17. HEREFORD Hello Goldsmith and also Vox Humana, No you haven't caused me any offence whatsoever; many people have indeed commented adversely about this 4 rank mixture on the Great, and, actually, at the recent rebuild it was indeed re-modelled and now fits in wonderfully with the full chorus. M.S.
  18. Information is required on a former organ in the Birmingham School of Music when it was based in the Birmingham and Midlands Institute in Colmore Row. This would be around 1964 and the organ was 3 man probably by Nicolson but, incredibly, Nicolsons do not have records of many of their old organs. Quite possibly the organ was sold on or scrapped. Principal of the School then was Gordon Clinton (deceased) Principal organ teacher - George Miles (deceased). I have been asked to find out and as I know there are some extremely knowledgeable people on this web site I thought someone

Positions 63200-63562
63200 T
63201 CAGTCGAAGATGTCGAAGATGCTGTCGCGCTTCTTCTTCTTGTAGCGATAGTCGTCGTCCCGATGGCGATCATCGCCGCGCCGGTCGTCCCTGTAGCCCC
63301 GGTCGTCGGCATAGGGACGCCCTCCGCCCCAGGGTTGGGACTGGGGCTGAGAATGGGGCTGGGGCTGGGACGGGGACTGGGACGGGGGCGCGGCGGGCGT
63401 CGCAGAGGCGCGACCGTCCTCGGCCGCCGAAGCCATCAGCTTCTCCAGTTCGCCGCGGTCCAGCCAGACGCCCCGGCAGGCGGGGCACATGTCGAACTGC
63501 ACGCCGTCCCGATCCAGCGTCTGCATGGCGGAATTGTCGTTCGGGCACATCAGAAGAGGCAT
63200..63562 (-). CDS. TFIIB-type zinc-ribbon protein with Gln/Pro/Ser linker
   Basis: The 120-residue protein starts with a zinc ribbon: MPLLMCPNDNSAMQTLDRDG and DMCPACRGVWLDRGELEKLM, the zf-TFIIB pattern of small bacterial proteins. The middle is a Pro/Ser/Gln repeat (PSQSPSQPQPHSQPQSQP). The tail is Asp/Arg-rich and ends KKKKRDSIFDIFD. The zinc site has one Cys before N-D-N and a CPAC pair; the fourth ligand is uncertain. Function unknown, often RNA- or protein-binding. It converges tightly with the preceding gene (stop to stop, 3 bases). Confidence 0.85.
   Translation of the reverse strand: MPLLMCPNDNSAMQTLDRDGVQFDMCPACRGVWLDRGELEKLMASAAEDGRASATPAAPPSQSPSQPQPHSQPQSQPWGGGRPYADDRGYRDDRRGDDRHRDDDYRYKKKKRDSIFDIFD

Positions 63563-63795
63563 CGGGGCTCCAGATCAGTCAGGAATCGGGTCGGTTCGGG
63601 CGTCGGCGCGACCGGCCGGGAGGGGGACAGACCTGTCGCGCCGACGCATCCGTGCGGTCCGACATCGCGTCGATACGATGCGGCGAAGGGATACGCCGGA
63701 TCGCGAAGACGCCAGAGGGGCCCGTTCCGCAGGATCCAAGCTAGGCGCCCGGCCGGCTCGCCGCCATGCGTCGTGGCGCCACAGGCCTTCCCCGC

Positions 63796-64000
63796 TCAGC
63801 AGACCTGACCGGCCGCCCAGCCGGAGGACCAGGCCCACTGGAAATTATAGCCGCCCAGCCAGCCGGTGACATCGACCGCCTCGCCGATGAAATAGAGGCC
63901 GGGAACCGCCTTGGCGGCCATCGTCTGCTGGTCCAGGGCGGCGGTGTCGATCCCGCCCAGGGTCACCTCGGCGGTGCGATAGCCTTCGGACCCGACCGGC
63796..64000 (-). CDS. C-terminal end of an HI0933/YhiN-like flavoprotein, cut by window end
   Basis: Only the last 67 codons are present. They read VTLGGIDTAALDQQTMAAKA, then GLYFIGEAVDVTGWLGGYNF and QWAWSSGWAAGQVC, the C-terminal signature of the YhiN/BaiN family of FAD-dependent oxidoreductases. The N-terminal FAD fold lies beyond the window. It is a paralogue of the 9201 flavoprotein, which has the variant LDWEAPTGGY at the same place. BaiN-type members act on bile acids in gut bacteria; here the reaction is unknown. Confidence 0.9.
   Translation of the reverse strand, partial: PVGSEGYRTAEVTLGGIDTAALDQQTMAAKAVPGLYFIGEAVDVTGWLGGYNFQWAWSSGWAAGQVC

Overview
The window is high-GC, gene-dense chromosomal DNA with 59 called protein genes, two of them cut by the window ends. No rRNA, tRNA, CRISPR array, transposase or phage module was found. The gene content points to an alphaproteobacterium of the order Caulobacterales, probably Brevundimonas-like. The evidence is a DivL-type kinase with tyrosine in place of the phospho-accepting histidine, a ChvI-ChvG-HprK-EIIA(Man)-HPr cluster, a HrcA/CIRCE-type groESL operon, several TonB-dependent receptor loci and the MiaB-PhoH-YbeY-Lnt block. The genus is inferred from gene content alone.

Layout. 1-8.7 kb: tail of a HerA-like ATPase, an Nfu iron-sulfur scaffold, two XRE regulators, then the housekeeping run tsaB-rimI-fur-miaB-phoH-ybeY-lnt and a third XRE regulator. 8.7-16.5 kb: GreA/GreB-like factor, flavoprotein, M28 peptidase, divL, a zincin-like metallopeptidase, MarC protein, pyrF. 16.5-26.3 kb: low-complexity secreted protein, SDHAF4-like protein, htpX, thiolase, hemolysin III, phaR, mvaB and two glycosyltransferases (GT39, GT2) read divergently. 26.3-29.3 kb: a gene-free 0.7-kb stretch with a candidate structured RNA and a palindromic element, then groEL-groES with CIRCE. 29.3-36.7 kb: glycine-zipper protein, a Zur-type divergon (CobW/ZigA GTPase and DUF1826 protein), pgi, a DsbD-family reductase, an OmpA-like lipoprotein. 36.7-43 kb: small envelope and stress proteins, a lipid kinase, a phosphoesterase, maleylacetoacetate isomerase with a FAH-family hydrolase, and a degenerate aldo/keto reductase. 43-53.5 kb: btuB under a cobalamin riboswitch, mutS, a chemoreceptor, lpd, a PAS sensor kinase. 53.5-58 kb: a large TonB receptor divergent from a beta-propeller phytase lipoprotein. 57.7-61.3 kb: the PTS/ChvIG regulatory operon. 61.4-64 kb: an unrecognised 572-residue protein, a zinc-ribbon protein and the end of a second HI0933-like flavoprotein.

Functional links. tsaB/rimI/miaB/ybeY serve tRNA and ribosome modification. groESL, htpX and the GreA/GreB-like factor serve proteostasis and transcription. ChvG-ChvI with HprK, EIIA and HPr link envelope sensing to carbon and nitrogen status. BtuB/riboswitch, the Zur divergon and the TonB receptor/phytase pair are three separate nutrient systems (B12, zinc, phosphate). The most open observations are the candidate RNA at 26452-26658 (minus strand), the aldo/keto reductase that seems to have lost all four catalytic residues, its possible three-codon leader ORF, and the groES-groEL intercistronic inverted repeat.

19. Sorry if I got a little carried away there, but those from afar that were here this week will testify to that. M.S. <{POST_SNAPBACK}> Re-reading my ultimate paragraph I must comment further. Hope I'm not sounding a bore, but those from afar who attended the Opening Service of The Three Choirs did somewhat disgrace themselves, as regards their incessant babble. Before the service after Peter had played his set pieces: Toccata in C - Pachelbel; Piece d'orgue - Bach; A Fantasy - Tomkins; Prelude and fugue in D minor - Mendelssohn, most of which those of us who were sea
  20. Hello V.H. Yes, I have heard a few people say similar to yourself, but not being an organist myself, I leave it to others to have the final say. All I do say is that Roy Massey is very pleased with this new mixture, and I'm sure he would discuss this if you were to write or email him. What I do say, and hearing it nearly every Sunday, is that its sounds never tire, from the exquisite flutes and quieter colours to the full organ, I remain completely overwhelmed by its musical and majestic sounds. Unlike organs by lesser builders it never ever sounds harsh or overbearing no matter how lo